In this paper we present experimental results of measurements of the lens thickness carried out using all fiber low coherence interferometer. A new interferometric device for measuring the thickness of the lens using optical fibers has been developed in response to market demand. It ensures fast, non-contact and accurate measurement. This work focuses above all on the conducting tests to determine the repeatability of the measurement and to verify the ability of using this method in industrial conditions. The system uses a Mach-Zehnder interferometer in which one of the arms is the reference part and the second arm containing the test element is the measurement part. The measurement rate and the easiness of placement of the test lens in the system give the possibility to automate the measurement process. We present the measurement results, which show that the use of low-coherence interferometry allows achieving high measurement accuracy and meeting other industrial needs.
In this paper we present the idea and test results of an all-fiber unbalanced Mach-Zehnder interferometer for fiber Bragg grating shift demodulation. The interferometer design allows to monitor Bragg wavelength changes (caused by temperature or strain variations) as changes of intensity on the output detector. Furthermore the construction is cost-effective and based on simple optoelectronic components, which makes the solution attractive for application as a low cost fiber Bragg grating interrogator.
In this paper we present a fiber Bragg grating shift demodulator with changeable resolution based on an unbalanced fiber Mach–Zehnder interferometer. Preliminary research proves phase sensitivity to Bragg wavelength changes of 6,83 rad/mε. Phase sensitivity can be modified by changing the optical path difference witch is only limited by the coherence length of light reflected by the fiber Bragg grating. This solution can be used as a single sensor or as a part of a more complex system.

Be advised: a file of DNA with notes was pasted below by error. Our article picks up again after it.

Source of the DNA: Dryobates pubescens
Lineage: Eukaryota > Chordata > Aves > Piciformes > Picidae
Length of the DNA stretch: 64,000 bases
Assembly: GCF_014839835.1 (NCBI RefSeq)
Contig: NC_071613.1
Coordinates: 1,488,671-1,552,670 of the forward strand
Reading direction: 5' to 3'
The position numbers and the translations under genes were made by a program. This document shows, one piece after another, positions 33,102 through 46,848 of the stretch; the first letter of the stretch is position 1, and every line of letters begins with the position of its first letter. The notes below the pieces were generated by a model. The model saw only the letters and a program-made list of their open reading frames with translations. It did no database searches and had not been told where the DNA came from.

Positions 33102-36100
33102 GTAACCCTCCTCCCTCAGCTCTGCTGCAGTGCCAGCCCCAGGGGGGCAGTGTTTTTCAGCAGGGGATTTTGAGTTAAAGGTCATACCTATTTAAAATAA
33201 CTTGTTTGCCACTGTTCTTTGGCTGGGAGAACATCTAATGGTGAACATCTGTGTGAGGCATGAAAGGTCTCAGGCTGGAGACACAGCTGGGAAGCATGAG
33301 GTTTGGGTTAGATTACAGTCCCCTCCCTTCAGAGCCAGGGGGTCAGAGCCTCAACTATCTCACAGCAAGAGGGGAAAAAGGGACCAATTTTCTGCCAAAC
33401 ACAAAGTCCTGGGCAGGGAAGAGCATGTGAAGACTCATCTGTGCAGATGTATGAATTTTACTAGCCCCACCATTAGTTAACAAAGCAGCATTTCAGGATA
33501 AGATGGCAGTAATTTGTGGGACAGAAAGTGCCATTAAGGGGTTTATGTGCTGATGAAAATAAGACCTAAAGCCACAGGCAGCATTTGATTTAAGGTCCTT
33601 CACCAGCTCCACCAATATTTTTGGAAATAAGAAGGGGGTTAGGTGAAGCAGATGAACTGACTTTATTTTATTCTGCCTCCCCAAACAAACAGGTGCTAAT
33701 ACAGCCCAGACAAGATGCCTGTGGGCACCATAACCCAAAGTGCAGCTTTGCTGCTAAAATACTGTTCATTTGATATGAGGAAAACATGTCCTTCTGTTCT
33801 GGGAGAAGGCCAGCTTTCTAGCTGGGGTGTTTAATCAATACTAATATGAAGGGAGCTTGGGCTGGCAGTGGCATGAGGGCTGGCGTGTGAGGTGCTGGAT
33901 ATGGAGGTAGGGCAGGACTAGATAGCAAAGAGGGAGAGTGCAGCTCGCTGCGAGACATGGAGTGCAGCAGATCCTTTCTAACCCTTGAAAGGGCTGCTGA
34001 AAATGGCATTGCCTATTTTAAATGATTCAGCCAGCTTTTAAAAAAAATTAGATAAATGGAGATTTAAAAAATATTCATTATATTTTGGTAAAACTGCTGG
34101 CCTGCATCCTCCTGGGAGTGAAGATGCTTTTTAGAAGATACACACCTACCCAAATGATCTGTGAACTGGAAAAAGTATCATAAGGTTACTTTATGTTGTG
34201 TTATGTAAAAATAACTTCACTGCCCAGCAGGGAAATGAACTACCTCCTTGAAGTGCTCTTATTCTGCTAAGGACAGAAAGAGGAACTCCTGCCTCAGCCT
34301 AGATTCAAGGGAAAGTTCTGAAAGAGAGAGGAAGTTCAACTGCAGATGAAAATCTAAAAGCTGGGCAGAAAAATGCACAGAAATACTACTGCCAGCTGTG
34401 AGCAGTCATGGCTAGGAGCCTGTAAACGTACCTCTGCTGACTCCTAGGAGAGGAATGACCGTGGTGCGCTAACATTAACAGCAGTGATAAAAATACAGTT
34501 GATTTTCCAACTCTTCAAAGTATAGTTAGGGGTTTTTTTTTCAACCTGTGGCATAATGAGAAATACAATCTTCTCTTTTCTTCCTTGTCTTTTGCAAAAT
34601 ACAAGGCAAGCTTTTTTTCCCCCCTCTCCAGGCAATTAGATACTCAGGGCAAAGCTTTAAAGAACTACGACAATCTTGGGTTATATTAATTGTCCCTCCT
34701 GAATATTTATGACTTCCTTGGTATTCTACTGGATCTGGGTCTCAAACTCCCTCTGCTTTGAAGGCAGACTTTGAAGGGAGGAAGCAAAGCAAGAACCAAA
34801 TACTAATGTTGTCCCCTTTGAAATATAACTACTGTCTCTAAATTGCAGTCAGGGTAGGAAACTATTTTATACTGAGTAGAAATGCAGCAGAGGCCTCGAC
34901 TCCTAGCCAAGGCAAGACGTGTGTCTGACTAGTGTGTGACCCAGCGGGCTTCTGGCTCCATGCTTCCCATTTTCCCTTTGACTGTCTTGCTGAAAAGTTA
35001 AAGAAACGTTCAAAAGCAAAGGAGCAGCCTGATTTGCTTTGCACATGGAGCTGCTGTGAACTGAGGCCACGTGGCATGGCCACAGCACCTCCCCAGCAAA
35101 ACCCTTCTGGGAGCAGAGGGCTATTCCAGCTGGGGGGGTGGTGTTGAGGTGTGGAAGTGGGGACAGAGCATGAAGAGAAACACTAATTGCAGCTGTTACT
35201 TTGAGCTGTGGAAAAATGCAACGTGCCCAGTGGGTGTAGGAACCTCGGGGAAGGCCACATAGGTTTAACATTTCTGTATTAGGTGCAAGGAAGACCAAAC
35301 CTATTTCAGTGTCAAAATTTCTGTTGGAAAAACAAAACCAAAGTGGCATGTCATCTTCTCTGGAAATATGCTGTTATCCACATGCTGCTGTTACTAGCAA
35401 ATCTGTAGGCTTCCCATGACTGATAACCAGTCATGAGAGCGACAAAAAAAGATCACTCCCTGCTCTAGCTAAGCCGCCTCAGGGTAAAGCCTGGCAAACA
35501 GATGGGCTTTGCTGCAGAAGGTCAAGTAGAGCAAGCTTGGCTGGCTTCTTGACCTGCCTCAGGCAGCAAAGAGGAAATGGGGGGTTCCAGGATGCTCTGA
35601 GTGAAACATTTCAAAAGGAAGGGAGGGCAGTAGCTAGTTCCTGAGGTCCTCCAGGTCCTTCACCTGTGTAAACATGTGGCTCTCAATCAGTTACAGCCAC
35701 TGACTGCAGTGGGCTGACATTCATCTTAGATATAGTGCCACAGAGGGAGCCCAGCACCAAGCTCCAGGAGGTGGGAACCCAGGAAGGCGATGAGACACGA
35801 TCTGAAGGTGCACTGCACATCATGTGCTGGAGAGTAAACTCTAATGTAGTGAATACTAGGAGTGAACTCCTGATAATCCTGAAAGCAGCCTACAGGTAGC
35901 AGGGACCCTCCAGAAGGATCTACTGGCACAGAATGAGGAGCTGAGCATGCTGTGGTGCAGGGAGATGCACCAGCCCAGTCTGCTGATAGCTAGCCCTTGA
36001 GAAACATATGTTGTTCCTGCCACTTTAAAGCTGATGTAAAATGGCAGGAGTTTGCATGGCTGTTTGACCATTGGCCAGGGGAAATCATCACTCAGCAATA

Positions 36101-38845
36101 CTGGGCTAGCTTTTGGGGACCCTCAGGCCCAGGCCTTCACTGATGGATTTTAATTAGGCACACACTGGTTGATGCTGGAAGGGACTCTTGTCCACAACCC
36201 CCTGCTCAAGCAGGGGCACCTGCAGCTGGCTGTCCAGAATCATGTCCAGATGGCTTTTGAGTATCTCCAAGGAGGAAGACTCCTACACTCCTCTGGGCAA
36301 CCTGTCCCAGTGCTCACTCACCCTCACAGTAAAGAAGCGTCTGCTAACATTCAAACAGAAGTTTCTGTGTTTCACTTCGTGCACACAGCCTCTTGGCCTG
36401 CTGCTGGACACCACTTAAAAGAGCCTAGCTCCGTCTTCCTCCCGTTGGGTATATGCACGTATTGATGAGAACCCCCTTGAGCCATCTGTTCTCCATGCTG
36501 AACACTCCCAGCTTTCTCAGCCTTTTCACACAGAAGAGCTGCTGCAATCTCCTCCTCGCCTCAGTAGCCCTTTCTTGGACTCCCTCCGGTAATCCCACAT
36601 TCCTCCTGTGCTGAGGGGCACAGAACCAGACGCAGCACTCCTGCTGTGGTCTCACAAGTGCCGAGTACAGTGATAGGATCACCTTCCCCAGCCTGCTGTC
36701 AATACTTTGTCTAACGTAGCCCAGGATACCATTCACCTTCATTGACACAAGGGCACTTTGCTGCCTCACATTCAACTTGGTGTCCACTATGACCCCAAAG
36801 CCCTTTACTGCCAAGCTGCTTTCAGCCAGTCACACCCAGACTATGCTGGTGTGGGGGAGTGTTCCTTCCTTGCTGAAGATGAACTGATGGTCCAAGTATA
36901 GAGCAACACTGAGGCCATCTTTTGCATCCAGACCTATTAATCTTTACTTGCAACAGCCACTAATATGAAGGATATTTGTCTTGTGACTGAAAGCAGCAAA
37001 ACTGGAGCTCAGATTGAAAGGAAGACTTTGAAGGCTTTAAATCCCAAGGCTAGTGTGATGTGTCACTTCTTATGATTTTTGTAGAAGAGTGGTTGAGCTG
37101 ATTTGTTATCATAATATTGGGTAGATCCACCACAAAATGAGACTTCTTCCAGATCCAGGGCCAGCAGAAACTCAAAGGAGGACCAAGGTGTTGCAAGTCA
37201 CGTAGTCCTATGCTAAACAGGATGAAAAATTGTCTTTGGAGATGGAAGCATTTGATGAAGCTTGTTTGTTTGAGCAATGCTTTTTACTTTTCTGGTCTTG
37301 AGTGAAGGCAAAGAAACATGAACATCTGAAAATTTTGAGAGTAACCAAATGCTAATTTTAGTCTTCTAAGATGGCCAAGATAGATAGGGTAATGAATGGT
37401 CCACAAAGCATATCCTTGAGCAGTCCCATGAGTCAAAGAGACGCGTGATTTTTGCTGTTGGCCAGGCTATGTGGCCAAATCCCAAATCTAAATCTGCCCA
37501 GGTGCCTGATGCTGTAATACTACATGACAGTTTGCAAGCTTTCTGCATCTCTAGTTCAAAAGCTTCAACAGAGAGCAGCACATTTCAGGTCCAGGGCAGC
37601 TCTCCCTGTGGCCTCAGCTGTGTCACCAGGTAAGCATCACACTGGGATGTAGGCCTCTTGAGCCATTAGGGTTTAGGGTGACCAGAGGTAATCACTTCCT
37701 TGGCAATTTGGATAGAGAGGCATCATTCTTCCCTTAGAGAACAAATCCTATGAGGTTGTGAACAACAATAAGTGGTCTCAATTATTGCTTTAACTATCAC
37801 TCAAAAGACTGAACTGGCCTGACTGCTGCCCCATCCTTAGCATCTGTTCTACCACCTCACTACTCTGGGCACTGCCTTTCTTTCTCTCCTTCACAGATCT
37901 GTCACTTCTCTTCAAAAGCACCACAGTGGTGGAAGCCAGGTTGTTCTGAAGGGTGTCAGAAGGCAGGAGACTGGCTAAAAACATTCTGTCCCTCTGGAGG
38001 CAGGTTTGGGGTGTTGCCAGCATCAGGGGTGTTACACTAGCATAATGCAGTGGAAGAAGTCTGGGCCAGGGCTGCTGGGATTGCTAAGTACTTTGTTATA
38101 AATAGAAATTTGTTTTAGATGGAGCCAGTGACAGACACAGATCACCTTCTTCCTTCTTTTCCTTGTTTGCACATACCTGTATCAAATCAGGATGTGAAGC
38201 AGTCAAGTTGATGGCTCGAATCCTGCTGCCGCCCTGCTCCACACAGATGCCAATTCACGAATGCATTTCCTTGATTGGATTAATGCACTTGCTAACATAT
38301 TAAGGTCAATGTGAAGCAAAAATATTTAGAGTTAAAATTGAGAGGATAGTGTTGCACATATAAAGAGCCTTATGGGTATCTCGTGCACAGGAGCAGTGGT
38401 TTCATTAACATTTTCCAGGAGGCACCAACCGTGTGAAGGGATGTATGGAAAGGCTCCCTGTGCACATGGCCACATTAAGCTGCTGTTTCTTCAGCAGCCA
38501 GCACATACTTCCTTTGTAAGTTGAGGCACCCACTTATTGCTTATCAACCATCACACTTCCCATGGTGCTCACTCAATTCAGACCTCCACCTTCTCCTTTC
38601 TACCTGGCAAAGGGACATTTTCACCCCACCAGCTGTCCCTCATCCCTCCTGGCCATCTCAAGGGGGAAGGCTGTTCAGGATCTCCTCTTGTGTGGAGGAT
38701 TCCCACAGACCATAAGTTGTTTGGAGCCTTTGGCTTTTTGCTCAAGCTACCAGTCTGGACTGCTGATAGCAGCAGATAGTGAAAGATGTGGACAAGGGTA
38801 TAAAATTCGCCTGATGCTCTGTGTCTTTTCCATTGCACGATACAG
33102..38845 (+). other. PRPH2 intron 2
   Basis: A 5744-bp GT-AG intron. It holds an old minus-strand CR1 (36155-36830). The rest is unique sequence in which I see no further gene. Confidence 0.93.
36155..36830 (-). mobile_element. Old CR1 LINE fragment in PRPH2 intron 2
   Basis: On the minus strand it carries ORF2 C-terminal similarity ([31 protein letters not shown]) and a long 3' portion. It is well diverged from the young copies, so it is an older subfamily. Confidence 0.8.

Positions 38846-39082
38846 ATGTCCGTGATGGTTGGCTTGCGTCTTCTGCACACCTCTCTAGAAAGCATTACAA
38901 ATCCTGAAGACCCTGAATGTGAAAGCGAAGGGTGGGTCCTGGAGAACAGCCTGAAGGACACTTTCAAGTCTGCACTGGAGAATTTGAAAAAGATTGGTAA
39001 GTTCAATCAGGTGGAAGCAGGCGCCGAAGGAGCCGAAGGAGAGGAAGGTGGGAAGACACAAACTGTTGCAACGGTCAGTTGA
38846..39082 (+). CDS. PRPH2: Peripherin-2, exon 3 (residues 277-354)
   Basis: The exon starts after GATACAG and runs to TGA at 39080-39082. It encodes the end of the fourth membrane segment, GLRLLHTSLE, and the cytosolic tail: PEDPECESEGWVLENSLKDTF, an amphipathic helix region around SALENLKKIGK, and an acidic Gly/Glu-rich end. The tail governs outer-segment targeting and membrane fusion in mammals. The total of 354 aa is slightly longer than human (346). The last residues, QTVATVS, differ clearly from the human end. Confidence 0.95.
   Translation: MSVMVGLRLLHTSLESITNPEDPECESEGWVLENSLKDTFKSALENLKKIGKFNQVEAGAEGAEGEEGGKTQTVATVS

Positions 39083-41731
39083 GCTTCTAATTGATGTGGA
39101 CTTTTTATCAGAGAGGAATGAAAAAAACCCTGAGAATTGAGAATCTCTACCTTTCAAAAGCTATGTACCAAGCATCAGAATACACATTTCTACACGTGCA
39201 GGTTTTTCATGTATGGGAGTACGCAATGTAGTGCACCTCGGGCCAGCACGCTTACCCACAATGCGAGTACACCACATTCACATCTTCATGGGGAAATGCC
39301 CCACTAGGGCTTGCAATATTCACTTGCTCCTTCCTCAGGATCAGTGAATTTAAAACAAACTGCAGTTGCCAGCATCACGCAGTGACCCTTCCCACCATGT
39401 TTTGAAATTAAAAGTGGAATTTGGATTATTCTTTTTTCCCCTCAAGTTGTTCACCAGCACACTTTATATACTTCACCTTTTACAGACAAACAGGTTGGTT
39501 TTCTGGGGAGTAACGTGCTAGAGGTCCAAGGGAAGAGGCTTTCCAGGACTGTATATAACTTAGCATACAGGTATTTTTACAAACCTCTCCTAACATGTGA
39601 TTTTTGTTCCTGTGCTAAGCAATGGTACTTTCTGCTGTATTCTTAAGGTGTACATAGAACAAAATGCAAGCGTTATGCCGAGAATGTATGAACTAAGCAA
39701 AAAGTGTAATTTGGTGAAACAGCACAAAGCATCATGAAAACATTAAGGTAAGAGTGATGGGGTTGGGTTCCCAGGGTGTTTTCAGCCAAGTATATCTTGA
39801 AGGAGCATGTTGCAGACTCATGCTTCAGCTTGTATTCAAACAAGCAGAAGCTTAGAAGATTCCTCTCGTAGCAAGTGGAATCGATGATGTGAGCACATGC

In this work we present a novel highly Ge doped microstructured fiber design dedicated for fiber Bragg grating (FBG) inscription and longitudinal strain sensing. Three series of the reported fiber differentiated by air-hole diameters were drawn and presented. After numerical analysis of the propagation conditions (with effective refractive index, loss and mode area calculated) in the real structures, the fibers were subjected to femtosecond FBG inscription. We show the resulting typical FBG spectra, as well as measure the longitudinal strain sensitivity of the fabricated samples and its dependence on the microstructure geometry. An increase of approx. 4% in the Bragg wavelength strain sensitivity was noticed for an increase of the large air-hole diameter of approx. 10%.
Microstructured optical fibers (MOF) sometimes also referred to as photonic crystal fibers (PCF) have been a subject of extensive research for over a decade. This is mainly due to the fact that by changing the microstructure geometry (e.g. distribution and size of the air-holes) fiber properties can be significantly modified to better fit specific applications. In this manuscript we present a novel fiber design with three large air-holes neighboring the core and report on how the air-hole diameter influences the effective refractive index strain sensitivity. As direct measurement of the effective refractive index change may be complex and challenging, we propose to use fiber Bragg gratings (FBG) in our sensing set up. The Bragg wavelength is a function of the effective refractive index, hence the external strain changes can be monitored through the Bragg wavelength shift with a simple optical spectrometer. Furthermore we also include an analysis of the fibers temperature sensitivity.